Effect of metal ions on protease activity

Effect of different metal ions either monovalent (K+, Na+) or divalent (Ca2+, Mg2+, Fe2+, Zn2+, Ni2+, Li2+, Co2+, and Sn2+) on protease activity was determined using casein as substrate. Metal ions such as Li2+, Na+, K+ Sn2+, and Co2+ have no effect on protease activity, while Mg2+ showed slightly increasing enzyme activity. Ca2+ and Ni2+ ions significantly enhanced the protease activity when Zn2+ and Fe2+ ions greatly shown inhibition [Figure 8]. These results are in line with those reported by some authors Mahajan, Nayak, and Lele.[32] However, Anandharaj et al. Anandharaj, Sivasankari, Siddharthan, Rani and Sivakumar found that Ni2+ ion inhibited metalloprotease from Bacillus alkalitelluris TWI3 Isolated from Tannery Waste.{Figure 8}

Effect of different substrates on protease activity

The protease activity of purified extract from B. enneandra tubers was assayed using both natural (protein from defatted flours of R. heudelotii) and synthetic substrates (casein, BSA, gelatin and hemoglobin). The enzyme was incubated with different substrates and its optimal condition and activities were determined compared to casein, which was taken as 100%. The protease activity decreased from synthetic substrates BSA (83.91%), hemoglobin (64.10%) and gelatin (58.63%) to natural substrate protein from R. heudelotii defatted flours (45.56%) [Figure 9]. Purified protease from B. enneandra is more active on BSA and gelatin than that extracts from the leave of A. integer, but in revenge this protease was more active on hemoglobin. In fact, Balqis and Rosma Balqis and Rosma reported 138, 81 and 24% as a relative activity of protease from the leave of A. integer on hemoglobin, BSA and gelatin, respectively, compared to casein.{Figure 9}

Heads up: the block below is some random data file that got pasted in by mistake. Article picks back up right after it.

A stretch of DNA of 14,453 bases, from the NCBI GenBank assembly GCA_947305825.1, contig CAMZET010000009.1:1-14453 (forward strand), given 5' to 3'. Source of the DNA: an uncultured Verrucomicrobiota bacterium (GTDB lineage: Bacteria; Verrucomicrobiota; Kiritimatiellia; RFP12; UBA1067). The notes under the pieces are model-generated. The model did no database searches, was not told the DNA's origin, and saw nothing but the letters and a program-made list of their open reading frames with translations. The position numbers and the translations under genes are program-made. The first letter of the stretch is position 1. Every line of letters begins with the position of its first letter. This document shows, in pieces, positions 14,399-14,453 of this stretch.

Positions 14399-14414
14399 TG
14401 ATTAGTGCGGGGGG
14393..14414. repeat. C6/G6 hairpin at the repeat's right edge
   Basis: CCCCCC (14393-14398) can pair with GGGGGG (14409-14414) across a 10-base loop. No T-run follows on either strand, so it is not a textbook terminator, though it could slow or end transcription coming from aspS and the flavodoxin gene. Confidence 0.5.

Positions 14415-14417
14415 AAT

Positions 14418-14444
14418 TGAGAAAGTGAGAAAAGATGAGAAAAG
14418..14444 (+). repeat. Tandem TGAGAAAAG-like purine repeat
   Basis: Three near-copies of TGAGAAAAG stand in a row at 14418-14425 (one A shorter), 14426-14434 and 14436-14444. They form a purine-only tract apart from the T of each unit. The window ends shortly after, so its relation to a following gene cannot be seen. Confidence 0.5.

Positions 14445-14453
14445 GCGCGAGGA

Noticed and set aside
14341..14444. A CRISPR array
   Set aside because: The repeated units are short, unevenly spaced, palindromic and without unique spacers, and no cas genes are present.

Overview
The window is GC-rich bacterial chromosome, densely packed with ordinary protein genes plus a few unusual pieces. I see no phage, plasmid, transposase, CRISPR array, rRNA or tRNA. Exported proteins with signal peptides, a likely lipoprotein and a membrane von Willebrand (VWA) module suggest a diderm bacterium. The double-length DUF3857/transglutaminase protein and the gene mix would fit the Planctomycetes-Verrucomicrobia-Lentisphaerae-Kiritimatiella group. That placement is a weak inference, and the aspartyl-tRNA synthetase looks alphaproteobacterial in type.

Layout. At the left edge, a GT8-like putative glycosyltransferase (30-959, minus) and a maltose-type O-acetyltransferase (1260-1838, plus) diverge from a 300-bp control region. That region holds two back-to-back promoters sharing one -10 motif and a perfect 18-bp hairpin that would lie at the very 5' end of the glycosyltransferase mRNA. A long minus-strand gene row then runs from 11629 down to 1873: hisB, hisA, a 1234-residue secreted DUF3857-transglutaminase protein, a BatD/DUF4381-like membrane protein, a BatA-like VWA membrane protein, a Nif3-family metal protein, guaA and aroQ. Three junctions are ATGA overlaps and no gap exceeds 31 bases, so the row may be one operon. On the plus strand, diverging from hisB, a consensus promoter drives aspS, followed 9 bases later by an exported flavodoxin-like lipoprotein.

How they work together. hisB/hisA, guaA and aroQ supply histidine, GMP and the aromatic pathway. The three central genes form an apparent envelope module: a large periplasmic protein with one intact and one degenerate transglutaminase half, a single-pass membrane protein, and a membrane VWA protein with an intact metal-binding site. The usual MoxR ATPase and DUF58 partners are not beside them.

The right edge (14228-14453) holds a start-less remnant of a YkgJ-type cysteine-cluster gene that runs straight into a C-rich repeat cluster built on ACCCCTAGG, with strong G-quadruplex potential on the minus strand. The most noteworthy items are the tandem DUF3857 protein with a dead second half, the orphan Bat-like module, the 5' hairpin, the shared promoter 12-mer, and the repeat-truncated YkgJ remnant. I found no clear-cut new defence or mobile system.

Determination of kinetic parameters

The effect of increasing casein concentration was investigated and the protease activity was calculated as described above. The maximum rate of reaction Vmax and Km were evaluated graphically from regression Lineweaver-Burk plot [Figure 10]. The results revealed that purified protease from B. enneandra tubers had Vmax and Km of 64.935 (U/mL) and 373.941 (μg/mL), respectively.{Figure 10}

 Conclusion



The optimal conditions to extract protease from B. enneandra tubers were found to be 5.1, 40°C and 100 rpm for pH, temperature and agitation frequency, respectively. Crude enzyme extract was purified successively using ammonium sulfate precipitation, gel filtration chromatography Sephadex G200, and gel filtration chromatography Sephadex G75. Characterization of the purified protease showed that its activity was inhibited both by pepstatin A and EDTA proved that it is an aspartic-metalloprotease. The purified protease has optimal pH in acid zone that is 5.1 and its activity is enhanced by Ca2+ ion which suggested that this protease may be useful in the industries for milk clotting. However, to conclude this outcome, this enzyme needs more detailed study on milk clotting properties.

Acknowledgements

SK thanks the SERB for financial assistance under the Fast Track Scheme (SB/FT/LS-190/2012). MA Vijayalakshmi acknowledges the financial assistance from the Department of Science and Technology (DST), Ministry of Science and Technology.

Financial support and sponsorship

Nil.

Conflicts of interest

There are no conflicts of interest.